Local Language Instruction Spurs Primary Level Literacy and Numeracy

February 23, 2011

IMG_0633-800x504 Consider the case of a typical Ugandan rural family with one brother and one sister. If the brother were to be born in 2000 and the sister in 2001, it is highly likely that they were taught in two radically different curricula when they entered lower primary school in, respectively, 2006 and 2007. Prior to 2007, the curriculum for the lower primary section in Uganda was a traditional subject-based curriculum with English as the medium of instruction. However, a range of performance and achievement tests conducted by different agencies demonstrated low levels of pupil performance in the basic skills of reading, writing, comprehension, speaking and number work. For instance the National Assessment of Progress in Education (NAPE) conducted by the Uganda National Examinations Board (UNEB) indicated that in 2006, 45.6% and 42.6% of P3 (equivalent to Grade 3) pupils reached a defined level of literacy and numeracy respectively. Some of the study’s conclusions noted that a primary factor for failure of primary students especially in lower primary to such basic skills lay in teaching practices that were non-child-friendly in nature. The study also found that children were not adapting to English language instruction due to the prevalence of local languages. Accordingly, children who must assimilate to a new language of instruction upon entering primary school are usually at risk of dropping out of school.

In response to conclusions reached with the Government-sponsored study, in February 2007, a new primary school curriculum, called the “thematic curriculum” was launched with the assistance of the USAID-funded UNITY project (Ugandan Initiative for TDMS and PIASCY). In collaboration with the Ministry of Education and Sports (MOES), the UNITY project is helping the Government implement this new curriculum, assisting learners to develop not only fluency but also competencies and life skills as a result of instruction in their own local language. Children who master basic literacy and numeracy skills in their mother tongue are better prepared to succeed when English-language instruction begins. UNITY provided technical assistance to the National Curriculum Development Centre to develop the thematic curriculum and is conducting a continuous assessment of this new curriculum whose impacts are being measured through the Measuring Learning Achievement (MLA) assessment. The goal of the MLA assessment is to find out whether the students are demonstrating higher competencies in literacy and numeracy as a result of the introduction of the thematic curriculum.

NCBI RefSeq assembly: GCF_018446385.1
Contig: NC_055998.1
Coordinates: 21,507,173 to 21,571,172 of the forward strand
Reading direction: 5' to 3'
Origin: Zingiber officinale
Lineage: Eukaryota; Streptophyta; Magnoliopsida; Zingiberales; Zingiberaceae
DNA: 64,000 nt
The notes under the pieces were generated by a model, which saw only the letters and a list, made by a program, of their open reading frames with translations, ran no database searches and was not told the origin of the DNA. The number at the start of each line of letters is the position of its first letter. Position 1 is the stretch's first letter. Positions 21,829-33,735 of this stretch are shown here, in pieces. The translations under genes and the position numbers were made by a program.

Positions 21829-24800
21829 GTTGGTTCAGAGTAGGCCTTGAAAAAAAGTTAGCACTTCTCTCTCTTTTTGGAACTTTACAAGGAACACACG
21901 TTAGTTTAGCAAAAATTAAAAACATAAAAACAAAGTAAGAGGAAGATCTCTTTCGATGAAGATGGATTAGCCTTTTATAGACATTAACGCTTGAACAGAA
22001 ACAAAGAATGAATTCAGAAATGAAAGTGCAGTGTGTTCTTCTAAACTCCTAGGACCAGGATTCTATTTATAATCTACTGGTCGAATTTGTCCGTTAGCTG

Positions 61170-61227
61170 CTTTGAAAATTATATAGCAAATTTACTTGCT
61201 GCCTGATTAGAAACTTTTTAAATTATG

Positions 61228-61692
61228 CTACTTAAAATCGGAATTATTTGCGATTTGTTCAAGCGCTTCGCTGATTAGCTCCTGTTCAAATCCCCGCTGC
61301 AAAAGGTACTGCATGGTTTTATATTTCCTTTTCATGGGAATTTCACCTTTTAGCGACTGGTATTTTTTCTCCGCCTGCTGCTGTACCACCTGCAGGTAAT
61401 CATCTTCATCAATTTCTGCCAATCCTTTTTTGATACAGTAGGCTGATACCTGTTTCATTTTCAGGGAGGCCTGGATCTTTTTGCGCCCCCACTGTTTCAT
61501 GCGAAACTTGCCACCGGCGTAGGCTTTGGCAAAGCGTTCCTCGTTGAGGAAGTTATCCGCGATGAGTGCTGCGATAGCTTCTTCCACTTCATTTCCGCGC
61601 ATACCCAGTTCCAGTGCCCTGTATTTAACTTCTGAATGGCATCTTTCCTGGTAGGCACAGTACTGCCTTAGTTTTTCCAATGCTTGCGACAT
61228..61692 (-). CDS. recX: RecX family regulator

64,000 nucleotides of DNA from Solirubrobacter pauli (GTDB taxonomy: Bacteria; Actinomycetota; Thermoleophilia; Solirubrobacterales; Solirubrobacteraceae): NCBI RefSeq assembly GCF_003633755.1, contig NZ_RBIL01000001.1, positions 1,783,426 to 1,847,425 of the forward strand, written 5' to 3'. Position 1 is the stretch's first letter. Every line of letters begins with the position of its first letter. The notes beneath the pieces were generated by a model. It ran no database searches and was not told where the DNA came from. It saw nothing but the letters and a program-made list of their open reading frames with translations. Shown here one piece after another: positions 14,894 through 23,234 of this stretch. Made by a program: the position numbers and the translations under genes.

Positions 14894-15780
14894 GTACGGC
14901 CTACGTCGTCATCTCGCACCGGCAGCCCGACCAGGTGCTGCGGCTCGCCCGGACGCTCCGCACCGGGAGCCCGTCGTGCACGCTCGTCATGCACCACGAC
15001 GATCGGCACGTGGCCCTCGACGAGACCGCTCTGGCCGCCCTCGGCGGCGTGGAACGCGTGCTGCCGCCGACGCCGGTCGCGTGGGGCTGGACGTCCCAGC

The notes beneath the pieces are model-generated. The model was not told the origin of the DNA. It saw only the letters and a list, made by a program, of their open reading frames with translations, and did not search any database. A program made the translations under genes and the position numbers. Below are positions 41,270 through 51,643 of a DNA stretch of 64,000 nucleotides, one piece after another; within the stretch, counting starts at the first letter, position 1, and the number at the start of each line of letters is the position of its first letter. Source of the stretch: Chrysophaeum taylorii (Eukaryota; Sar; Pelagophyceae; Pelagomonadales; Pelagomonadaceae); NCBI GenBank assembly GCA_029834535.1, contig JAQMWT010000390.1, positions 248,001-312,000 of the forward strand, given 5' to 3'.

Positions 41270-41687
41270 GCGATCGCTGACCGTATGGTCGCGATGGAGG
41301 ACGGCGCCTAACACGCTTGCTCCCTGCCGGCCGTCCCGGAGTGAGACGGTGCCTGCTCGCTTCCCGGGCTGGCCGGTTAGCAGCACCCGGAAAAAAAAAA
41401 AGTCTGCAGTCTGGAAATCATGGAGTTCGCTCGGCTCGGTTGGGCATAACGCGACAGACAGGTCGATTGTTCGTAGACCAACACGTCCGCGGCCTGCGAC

Designed to improve the quality of basic education, the new curriculum is organized by themes rather than subjects. Children are taught in one of the main official local languages throughout P1 to P3 (equivalent to Grades 1 to 3) in rural areas. In urban areas, English is used as a medium of instruction while local languages are taught as a subject (strands) of the thematic curriculum. The rationale for the use of local language was to enable young children to learn and express their thoughts and ideas in a language that they understand. This allows them to grasp concepts faster and gives them a more solid foundation in literacy, numeracy, and life skills, which will better prepare them for learning more complex things as they move up the educational ladder. Grade 4 or P4 is a transition year during which children switch from a theme-based curriculum to a subject-based curriculum and from the use of a local language as the medium of instruction to English as the dominant one.

The themes were selected based on their relevance to the children’s interests and experience such as “our home and community” and “the human body and health.” Consequently, the new curriculum is rightly advertised as a child-centered approach: the child is at the center of the thematic curriculum. The expected outcomes are that children will improve in literacy, numeracy and life skills. It will make learning concrete and easier as the pupils will be communicating in their local language. Therefore, the thematic curriculum reduces boredom and failure. Basically, says Geoffrey Okello, Deputy Principal at Loro Core Primary Teachers College, “teaching progresses from the known to the unknown. And knowing the local language is the starting point to move forward.”